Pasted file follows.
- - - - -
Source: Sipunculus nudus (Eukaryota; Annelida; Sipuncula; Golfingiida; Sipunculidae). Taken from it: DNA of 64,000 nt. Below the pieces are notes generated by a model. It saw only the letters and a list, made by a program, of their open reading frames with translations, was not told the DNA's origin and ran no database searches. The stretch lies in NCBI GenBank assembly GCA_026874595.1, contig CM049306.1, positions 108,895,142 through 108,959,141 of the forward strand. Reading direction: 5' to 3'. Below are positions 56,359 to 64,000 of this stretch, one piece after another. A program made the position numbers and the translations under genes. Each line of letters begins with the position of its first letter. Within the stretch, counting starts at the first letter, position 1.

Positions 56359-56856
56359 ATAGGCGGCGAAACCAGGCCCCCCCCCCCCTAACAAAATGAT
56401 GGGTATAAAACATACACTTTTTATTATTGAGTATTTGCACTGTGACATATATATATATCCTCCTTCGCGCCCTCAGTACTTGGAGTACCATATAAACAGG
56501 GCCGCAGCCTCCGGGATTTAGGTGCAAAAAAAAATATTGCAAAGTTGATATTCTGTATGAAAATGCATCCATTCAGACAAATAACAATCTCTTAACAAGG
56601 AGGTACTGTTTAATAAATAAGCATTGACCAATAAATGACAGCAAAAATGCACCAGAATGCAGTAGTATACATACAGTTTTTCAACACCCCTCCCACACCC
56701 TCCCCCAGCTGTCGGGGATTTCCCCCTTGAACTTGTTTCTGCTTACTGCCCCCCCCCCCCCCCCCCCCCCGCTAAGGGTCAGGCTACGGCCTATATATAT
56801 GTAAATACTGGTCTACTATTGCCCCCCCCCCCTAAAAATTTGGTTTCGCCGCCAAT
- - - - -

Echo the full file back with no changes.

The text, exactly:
Source: Sipunculus nudus (Eukaryota; Annelida; Sipuncula; Golfingiida; Sipunculidae). Taken from it: DNA of 64,000 nt. Below the pieces are notes generated by a model. It saw only the letters and a list, made by a program, of their open reading frames with translations, was not told the DNA's origin and ran no database searches. The stretch lies in NCBI GenBank assembly GCA_026874595.1, contig CM049306.1, positions 108,895,142 through 108,959,141 of the forward strand. Reading direction: 5' to 3'. Below are positions 56,359 to 64,000 of this stretch, one piece after another. A program made the position numbers and the translations under genes. Each line of letters begins with the position of its first letter. Within the stretch, counting starts at the first letter, position 1.

Positions 56359-56856
56359 ATAGGCGGCGAAACCAGGCCCCCCCCCCCCTAACAAAATGAT
56401 GGGTATAAAACATACACTTTTTATTATTGAGTATTTGCACTGTGACATATATATATATCCTCCTTCGCGCCCTCAGTACTTGGAGTACCATATAAACAGG
56501 GCCGCAGCCTCCGGGATTTAGGTGCAAAAAAAAATATTGCAAAGTTGATATTCTGTATGAAAATGCATCCATTCAGACAAATAACAATCTCTTAACAAGG
56601 AGGTACTGTTTAATAAATAAGCATTGACCAATAAATGACAGCAAAAATGCACCAGAATGCAGTAGTATACATACAGTTTTTCAACACCCCTCCCACACCC
56701 TCCCCCAGCTGTCGGGGATTTCCCCCTTGAACTTGTTTCTGCTTACTGCCCCCCCCCCCCCCCCCCCCCCGCTAAGGGTCAGGCTACGGCCTATATATAT
56801 GTAAATACTGGTCTACTATTGCCCCCCCCCCCTAAAAATTTGGTTTCGCCGCCAAT